Joe Lopano CEO, unveiled the future of Tampa International Airport on Thursday.

The new $2.5 billion master plan does more than just expand and modernize the 42-year-old airport for the coming years and decades.

It’s also a new flight plan for the way TIA will do business.

“The old paradigm for the airport was that the airlines will grow, we’ll just sit back and keep the bathrooms clean,” Lopano said. “Times have changed. It will never go back to what it was before.

“Now airports are seen as big business. It’s a new paradigm.”

The airport’s governing board, the Hillsborough County Aviation Authority, unanimously approved that new paradigm.

The new master plan sets the stage for three phases of construction and expansion by 2041, Lopano said.

The consultants who drafted the new master plan focused on the immediate and long-term needs of an airport showing its age in a plan that can be built in phases.

Change will come quickly. The first phase is set for completion in fall 2017.

“This is not a plan five years on the shelf,” Lopano said. “This is a plan of action that starts today.”

The first phase is the decongestion phase, as the airport tries to reduce traffic and parking congestion and free space in the main terminal for the next phases.

That phase started in December, when the airport banned curbside idling in the arrival lanes. Doing so could extend the life of the terminal’s curbs and roads by another 20 years.

TIA will also build a consolidated rental car facility, or ConRAC, along the southern edge of its property, near the economy parking garage and airport post office. A new automated people mover will link passengers to the main terminal and the new rental facility 1.3 miles away.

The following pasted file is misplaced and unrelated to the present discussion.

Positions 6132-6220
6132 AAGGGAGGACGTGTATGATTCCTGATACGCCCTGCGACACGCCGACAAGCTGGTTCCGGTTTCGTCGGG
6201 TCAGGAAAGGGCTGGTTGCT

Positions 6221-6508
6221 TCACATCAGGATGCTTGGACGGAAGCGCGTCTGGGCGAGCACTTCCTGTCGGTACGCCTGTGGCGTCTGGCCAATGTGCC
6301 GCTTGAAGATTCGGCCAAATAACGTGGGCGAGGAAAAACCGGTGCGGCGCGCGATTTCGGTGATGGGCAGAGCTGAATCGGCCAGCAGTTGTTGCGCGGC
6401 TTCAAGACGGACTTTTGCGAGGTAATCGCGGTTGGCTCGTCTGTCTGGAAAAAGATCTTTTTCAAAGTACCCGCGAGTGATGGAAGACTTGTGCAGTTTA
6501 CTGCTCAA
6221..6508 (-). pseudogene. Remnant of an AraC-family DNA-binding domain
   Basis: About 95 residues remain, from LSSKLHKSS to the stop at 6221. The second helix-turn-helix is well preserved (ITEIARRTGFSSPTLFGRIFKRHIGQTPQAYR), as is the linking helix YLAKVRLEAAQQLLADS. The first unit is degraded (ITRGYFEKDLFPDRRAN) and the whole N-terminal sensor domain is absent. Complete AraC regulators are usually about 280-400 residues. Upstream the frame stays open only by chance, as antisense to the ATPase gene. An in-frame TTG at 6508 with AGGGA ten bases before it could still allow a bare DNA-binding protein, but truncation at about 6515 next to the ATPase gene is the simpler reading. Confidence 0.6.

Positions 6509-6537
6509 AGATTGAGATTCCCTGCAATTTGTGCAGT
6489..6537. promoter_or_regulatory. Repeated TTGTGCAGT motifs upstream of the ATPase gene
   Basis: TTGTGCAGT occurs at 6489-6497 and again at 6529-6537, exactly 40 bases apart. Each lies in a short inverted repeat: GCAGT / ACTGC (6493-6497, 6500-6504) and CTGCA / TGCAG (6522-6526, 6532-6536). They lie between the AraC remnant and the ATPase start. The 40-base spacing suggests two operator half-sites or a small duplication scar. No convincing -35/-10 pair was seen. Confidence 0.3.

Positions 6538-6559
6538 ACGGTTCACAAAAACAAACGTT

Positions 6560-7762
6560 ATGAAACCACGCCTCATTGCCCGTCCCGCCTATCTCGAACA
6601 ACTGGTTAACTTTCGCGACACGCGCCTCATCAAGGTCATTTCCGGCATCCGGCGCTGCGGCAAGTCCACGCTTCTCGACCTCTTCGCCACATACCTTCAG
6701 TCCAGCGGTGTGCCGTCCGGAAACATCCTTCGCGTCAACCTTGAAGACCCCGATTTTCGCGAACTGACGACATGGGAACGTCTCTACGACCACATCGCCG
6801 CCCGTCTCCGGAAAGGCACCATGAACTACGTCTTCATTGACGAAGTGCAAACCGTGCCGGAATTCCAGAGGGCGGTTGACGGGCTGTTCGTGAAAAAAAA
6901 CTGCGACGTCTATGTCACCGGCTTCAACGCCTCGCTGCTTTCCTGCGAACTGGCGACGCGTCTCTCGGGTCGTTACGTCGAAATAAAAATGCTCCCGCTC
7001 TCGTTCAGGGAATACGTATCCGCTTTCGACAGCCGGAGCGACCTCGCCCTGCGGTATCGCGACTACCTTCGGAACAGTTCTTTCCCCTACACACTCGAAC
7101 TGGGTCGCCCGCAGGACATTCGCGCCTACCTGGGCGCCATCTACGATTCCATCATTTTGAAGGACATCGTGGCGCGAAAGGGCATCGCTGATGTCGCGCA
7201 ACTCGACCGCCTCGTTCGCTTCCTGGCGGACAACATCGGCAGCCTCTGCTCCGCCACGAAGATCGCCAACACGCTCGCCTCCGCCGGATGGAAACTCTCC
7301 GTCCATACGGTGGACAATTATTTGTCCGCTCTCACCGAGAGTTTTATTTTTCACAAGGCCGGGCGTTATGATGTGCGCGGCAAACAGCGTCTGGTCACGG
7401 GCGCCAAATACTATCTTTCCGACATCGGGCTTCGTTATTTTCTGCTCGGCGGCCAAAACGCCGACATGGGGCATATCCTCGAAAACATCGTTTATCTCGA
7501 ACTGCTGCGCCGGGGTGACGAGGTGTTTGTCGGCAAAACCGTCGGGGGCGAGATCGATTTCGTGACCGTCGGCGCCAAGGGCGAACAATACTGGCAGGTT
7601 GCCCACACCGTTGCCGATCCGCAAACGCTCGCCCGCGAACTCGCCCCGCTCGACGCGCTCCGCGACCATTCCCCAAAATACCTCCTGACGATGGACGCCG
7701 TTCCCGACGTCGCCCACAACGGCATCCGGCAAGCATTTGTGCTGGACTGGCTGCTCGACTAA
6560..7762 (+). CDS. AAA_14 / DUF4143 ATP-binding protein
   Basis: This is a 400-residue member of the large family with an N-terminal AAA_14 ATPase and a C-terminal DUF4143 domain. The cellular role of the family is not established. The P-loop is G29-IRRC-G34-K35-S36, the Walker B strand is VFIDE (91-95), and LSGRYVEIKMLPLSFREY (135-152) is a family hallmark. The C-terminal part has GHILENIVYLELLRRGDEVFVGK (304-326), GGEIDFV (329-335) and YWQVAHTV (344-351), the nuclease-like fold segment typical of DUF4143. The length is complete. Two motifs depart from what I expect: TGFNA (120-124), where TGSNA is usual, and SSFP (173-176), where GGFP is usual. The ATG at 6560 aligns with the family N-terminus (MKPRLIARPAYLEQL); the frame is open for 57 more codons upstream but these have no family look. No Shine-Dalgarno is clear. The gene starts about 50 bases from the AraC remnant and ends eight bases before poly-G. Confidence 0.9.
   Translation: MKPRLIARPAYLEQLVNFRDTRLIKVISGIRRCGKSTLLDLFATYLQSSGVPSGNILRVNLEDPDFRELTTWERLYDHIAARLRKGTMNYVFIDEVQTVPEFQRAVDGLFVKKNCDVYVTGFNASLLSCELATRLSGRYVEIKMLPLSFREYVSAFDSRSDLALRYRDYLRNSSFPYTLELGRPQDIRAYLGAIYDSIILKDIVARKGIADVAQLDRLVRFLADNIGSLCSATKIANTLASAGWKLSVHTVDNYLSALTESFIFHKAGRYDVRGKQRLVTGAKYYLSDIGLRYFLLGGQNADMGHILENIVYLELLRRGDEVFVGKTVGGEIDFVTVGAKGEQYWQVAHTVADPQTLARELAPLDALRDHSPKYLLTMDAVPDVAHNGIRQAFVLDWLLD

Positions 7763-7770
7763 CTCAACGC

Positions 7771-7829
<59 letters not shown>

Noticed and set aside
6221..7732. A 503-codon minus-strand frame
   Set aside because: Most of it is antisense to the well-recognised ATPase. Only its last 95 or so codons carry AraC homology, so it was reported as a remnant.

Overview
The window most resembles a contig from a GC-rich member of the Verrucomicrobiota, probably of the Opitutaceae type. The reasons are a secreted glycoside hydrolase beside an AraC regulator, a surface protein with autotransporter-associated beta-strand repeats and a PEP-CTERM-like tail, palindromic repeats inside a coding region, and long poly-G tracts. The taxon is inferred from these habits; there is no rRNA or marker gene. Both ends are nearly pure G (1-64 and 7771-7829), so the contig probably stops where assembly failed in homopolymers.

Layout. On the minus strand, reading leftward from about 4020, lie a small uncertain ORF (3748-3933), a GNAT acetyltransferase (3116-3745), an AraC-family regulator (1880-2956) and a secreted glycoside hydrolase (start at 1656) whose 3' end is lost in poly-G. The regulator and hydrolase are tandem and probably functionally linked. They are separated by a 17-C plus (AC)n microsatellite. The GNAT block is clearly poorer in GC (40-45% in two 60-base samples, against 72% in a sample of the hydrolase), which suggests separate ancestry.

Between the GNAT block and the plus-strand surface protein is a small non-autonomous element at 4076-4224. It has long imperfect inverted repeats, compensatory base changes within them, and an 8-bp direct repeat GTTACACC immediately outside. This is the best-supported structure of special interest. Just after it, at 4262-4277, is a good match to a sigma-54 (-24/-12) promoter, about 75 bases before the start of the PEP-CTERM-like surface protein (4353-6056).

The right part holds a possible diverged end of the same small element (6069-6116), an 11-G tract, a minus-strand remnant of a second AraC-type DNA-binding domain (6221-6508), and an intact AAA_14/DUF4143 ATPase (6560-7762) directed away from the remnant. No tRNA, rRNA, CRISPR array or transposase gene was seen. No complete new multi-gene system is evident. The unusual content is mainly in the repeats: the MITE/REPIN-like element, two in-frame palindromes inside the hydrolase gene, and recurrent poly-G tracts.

The facility will serve two functions: moving the rental car counters and cars from the main terminal frees space for future expansion and opens up the parking garage. It will free 1,200 long-term garage parking spaces and get 8,500 rental cars off the road a day. Then the airport will build out the four corners of the third-floor transfer level, adding 50,319 square feet.

Lopano has called the new 2.3 million square foot facility an “airtropolis” — a hub the airport could commercially develop with restaurant and retail space, car rental counters and a parking garage, maybe even a new airport hotel. The nearby mall, International Plaza, is 1.2 million square feet.

Projected cost of this phase: $841 million. It should be done by fall 2017.

• • •

The second phase sets the stage for the third: demolishing the Tampa Airport Marriott and the control tower to expand the terminal and build a new international airside.

Projected demolition cost: $452 million. It should come down between 2018-2023.

In phase three, the terminal would be expanded north at three levels: The ground floor would be a new international curbside; the second floor would hold customs and immigration; the third transfer floor would be a security area for an expanded Airside C and a new Airside D. The artist’s rendering envisions a glass structure overlooking the new airside and new control tower.

This is the future of Tampa,” Lopano said.

Two new automated-people movers would stretch north from the expanded terminal. One would link to the brand-new Airside D, which would be built in the northwest corner of the main terminal alongside an expanded Airside C.

Construction of this last phase would take place between 2020-2028, but not until Tampa International has the number of international passengers and flights needed to justify it.

Third phase projected cost: $1.2 billion. By that time, consultants estimate the airport will be handling 34.7 million passengers annually.

• • •

Lopano also talked about plans to expand the airport beyond the airport itself, connecting it to whatever mass transit systems emerge in the bay area.

TIA hopes to connect the new automated people mover to the proposed Westshore Multimodal Center that state planners hope to one day build in the Westshore Business District along Interstate 275.

The Florida Department of Transportation has decided such a hub must be built to accommodate future transportation systems — and the airport wants to be a part of that.